Chapter

Binationalism and Jewish Identity

Amnon Raz-krakotzkin

in Hannah Arendt in Jerusalem

Published by University of California Press

Published in print August 2001 | ISBN: 9780520220560
Published online May 2012 | e-ISBN: 9780520923669 | DOI: http://dx.doi.org/10.1525/california/9780520220560.003.0010
Binationalism and Jewish Identity

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This chapter argues that binationalism was the necessary conclusion of the analysis of anti-Semitism, the nation-state, and colonialism, the issues discussed in The Origins of Totalitarianism. Seen thus, the rights and perspective of the Palestinians were an integral part of the discussion of Jewish rights and self-definition and of the vision of Jewish political emancipation. At the same time, it was an approach that challenged dominant modern political concepts in which both anti-Semitism and imperialism were acceptable. In her writings against the partition plan, Arendt warned against the blindness of the Jewish leadership, who had surrendered to colonial interests, including those of the Soviets (who were the most enthusiastic supporters of the partition solution and later supplied military aid to the Jewish forces). She condemned Zionist reliance on imperialist power as an adoption of the same principles that enabled the political influence and victory of anti-Semitism. She claimed that the actual policy of the Zionist movement demonstrated the failure of its leadership to understand anti-Semitism as an historical — and not natural — phenomenon, and to perceive that its origins were grounded in the foundations of modern reality and modern consciousness.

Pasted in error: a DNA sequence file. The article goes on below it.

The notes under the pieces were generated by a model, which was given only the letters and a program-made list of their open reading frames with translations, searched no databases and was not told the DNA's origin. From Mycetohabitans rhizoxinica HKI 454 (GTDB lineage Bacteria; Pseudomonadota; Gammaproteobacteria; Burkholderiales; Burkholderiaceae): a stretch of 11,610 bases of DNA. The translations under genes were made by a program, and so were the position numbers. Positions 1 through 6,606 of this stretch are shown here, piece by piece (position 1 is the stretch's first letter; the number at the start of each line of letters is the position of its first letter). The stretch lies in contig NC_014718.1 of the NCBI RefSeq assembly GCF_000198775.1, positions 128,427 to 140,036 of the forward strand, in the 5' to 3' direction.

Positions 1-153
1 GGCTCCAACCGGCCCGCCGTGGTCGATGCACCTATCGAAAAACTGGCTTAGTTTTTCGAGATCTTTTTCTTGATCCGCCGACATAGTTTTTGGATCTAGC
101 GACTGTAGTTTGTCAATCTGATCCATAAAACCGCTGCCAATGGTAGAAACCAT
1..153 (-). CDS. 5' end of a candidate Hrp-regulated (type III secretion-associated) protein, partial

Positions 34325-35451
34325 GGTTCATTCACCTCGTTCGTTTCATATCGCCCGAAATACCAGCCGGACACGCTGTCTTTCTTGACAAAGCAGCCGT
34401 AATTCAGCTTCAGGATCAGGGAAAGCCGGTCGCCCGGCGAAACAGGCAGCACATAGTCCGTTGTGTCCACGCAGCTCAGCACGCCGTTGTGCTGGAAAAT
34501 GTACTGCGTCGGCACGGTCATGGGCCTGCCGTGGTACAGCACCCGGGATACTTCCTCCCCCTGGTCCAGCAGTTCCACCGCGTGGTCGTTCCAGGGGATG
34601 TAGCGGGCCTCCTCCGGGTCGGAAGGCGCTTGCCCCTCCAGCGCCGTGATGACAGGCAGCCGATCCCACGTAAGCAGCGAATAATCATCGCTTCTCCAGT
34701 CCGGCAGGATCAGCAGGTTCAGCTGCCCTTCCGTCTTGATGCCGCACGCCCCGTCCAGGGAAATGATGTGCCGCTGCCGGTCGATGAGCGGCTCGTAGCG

Keywords: anti-Semitism; partition; Palestinians; Jewish rights; self-definition; political emancipation; Zionist movement

Chapter.  6759 words. 

Subjects: Judaism and Jewish Studies

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